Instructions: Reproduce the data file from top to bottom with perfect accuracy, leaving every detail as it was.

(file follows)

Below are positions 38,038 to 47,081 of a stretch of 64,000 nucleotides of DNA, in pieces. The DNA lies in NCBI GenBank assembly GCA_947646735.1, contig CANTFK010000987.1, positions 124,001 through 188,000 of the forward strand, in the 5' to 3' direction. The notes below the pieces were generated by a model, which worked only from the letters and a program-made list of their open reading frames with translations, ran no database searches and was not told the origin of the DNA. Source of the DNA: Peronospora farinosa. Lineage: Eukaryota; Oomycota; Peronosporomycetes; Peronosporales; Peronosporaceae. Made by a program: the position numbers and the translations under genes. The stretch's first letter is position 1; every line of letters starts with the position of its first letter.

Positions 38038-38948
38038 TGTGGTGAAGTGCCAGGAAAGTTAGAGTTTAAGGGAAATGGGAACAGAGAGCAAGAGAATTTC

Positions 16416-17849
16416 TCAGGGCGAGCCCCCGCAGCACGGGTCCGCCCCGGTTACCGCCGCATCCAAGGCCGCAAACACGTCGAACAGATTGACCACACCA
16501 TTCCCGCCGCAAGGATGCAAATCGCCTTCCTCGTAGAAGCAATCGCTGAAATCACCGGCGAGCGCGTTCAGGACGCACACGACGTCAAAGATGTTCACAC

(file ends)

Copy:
Below are positions 38,038 to 47,081 of a stretch of 64,000 nucleotides of DNA, in pieces. The DNA lies in NCBI GenBank assembly GCA_947646735.1, contig CANTFK010000987.1, positions 124,001 through 188,000 of the forward strand, in the 5' to 3' direction. The notes below the pieces were generated by a model, which worked only from the letters and a program-made list of their open reading frames with translations, ran no database searches and was not told the origin of the DNA. Source of the DNA: Peronospora farinosa. Lineage: Eukaryota; Oomycota; Peronosporomycetes; Peronosporales; Peronosporaceae. Made by a program: the position numbers and the translations under genes. The stretch's first letter is position 1; every line of letters starts with the position of its first letter.

Positions 38038-38948
38038 TGTGGTGAAGTGCCAGGAAAGTTAGAGTTTAAGGGAAATGGGAACAGAGAGCAAGAGAATTTC

Positions 16416-17849
16416 TCAGGGCGAGCCCCCGCAGCACGGGTCCGCCCCGGTTACCGCCGCATCCAAGGCCGCAAACACGTCGAACAGATTGACCACACCA
16501 TTCCCGCCGCAAGGATGCAAATCGCCTTCCTCGTAGAAGCAATCGCTGAAATCACCGGCGAGCGCGTTCAGGACGCACACGACGTCAAAGATGTTCACAC